|Lending procedure updates and innovations by the Federal Housing Administration will foster FHA mortgage originations and allow better business management, according to Federal Housing Commissioner John C. Weicher.
One innovation is the Technology Open to All Lenders (TOTAL) scorecard, which works with automated underwriting systems and evaluates the credit worthiness of a potential FHA loan borrower, Weicher said at the Mortgage Bankers Association of America annual convention in October. The scorecard lets lenders know if FHA automatically accepts a loan or if manual underwriting is required. “Good high-risk” and “bad high-risk” borrowers can be differentiated with TOTAL, although credit will not be denied solely on its analysis.
“That means we can reach a little farther down in the risk spectrum,” said Weicher. “Certain borrowers would otherwise not qualify.”
TOTAL has been tested with major lenders and will soon be available to all FHA lenders, added the commissioner.
FHA eliminated 40 loan data entry items that were required for the Computerized Homes Underwriting Management System (CHUMS). The shortened process, not only benefits lenders, it betters FHA’s monitoring and tracking of manufactured housing, planning and development, said Weicher.
New data input changes require lenders to record a property’s current sale date and previous sale date, added Weicher. FHA will not insure a resold mortgage until after a 90-day period. Additionally, second sales between 90-180 days after the first, require a second appraisal if the resale price is 75% above the price of the first sale.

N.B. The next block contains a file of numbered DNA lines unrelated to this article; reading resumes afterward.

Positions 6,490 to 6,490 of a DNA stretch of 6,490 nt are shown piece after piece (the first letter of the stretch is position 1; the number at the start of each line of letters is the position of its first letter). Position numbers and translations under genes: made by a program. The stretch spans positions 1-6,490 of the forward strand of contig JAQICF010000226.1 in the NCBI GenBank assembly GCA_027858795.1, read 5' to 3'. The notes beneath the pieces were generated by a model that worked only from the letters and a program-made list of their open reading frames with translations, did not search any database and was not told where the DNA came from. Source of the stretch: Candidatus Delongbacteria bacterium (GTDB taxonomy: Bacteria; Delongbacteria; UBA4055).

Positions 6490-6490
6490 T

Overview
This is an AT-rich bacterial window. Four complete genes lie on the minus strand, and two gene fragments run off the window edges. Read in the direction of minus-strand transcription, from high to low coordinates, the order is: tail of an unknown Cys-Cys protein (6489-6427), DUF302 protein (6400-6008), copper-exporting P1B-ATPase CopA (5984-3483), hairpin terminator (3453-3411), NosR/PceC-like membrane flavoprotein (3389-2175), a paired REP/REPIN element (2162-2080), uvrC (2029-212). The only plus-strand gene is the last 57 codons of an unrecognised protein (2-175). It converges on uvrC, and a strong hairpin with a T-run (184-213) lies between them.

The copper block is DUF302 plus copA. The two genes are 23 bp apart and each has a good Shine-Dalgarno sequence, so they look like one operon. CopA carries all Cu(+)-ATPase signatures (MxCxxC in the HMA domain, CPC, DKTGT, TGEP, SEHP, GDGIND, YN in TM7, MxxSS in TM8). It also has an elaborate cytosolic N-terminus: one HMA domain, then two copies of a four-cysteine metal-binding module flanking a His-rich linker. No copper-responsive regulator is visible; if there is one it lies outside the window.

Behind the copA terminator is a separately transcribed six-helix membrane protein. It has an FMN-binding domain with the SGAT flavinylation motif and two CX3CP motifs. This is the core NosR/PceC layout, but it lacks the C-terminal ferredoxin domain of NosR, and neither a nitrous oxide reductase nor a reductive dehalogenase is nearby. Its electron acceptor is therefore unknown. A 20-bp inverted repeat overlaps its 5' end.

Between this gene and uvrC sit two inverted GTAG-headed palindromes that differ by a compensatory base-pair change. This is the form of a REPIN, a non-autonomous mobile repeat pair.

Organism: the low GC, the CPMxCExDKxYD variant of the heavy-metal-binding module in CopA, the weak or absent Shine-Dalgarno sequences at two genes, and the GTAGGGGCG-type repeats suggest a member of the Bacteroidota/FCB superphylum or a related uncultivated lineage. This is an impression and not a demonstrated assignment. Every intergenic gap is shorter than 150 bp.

FHA completed a revision of the handbook 4155.1 mortgage credit analysis — the first comprehensive update of all FHA credit policies announced by mortgagee letters since 1995, said Weicher. The use of the handbook will be mandatory on loan applications as of Jan. 1.
Included in the handbook are updated mortgage amount calculation procedures based on the Downpayment Simplification Act of 2002. The revision streamlines mortgage amount calculation procedures for most refinancings, eliminates the need for a face-to-face interview with the borrower and reaffirms that lenders must verify all mortgage applicants’ identities and social security numbers, Weicher said.
So, you’re interested in refinancing your mortgage. Maybe you want some extra capital to do that home project you’ve always dreamed of, interest rates are nearing record lows, or you want to start consolidating debt. Regardless of the motivation behind the refinance,...